The top 20% of U.S. households by income collectively spend more than the bottom 60% on goods and services,
|The richest 20% of households, feeding on the rapidly escalating value of their homes, accounted for 41% of the increase in spending that brought the country out of the 2001 recession.
That means the top fifth of households do nearly 40% of the nation's consumer spending. In an economic recovery driven by consumer spending, the rich paid more than their share: These households accounted for 41% of the increase in spending from the recession year of 2001 through 2004, according to American Demographics' analysis.
Will spending pace continue?
There's no reason to believe the trend was any different in 2005. There is a question as to whether the pace of spending growth will continue in 2006, for spending is linked to the now-cooling housing market.
Up to this point, the rich bet the house money and won big. Most households (91%) in the top fifth are homeowners, but just 18% own their homes outright. That's a lower percentage of mortgage-free homeownership than for any other group.
Those McMansions take a lot of care and feeding. In 2004, the top fifth accounted for 48% of mortgage payments. They had enough cash (or credit) left over to buy 48% of furniture, 38% of big appliances and 33% of consumer electronics.
The upper-income set have an urge to splurge on virtually everything. They accounted for 57% of consumer spending on "other lodging" (including hotels and vacation homes); 51% of fees and admissions (sporting events, movies, concerts, club dues); 40% of apparel; 39% of newspapers, magazines and books; and 38% of restaurant spending.
Consumer vehicle sales
The rich drove 44% of spending on new cars and trucks in 2004. As with houses, it's largely borrowed money. The top fifth paid more than one-third (36%) of interest on car loans and nearly half (48%) of lease payments and other vehicle charges.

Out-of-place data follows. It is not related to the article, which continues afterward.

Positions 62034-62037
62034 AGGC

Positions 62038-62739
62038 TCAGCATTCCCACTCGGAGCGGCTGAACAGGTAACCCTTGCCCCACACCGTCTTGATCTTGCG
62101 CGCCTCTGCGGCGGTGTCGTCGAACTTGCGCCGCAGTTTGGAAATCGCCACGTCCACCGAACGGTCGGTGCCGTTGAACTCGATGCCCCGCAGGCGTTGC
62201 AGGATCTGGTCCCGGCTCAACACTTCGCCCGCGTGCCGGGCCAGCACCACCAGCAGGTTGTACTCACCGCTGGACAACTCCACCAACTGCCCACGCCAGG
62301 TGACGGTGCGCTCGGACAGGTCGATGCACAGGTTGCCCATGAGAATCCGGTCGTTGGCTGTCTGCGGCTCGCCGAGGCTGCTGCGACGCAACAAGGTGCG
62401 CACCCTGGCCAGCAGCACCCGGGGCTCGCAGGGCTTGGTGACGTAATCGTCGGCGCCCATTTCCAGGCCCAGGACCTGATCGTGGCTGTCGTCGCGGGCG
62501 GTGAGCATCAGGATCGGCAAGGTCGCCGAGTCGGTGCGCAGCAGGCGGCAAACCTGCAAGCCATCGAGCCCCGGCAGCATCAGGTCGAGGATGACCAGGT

In a government survey that covered everything from shoes to booze, the top 20% spent less than their share in just two categories: rent (they own) and tobacco (they are mostly white and college-educated, groups least likely to smoke).
Average after-tax income for households in the top fifth (about $125,000) in 2004 was more than twice the national average ($52,000), and their average spending on goods and services ($84,000) was nearly double the average ($43,000).
Most income groups actually are holding their own on spending. Households in the second-highest quintile did 23.5% in 2004, little changed from 1984 (23.2%); the next rung down held at around 17%; the second group from the bottom went from 12.7% to 12.6%.
So who lost? The poor, who have the least education and biggest obstacles to real income gains. It shows: The bottom 20% of households saw their share of spending fall from 9.6% in 1984 to 8.2% in 2004. That's a 1.4 point drop -- exactly what the top group gained over that period.
No big deal? Yes, big deal: 1.4 points translate to $70 billion in spending in 2004, or an extra $3,000 for each rich household. In 1984, a top 20% household did 3.8 times the spending of a bottom-fifth family; in 2001, the multiple was 4.1. By 2004, those at the top did 4.7 times the spending of those stuck at the bottom.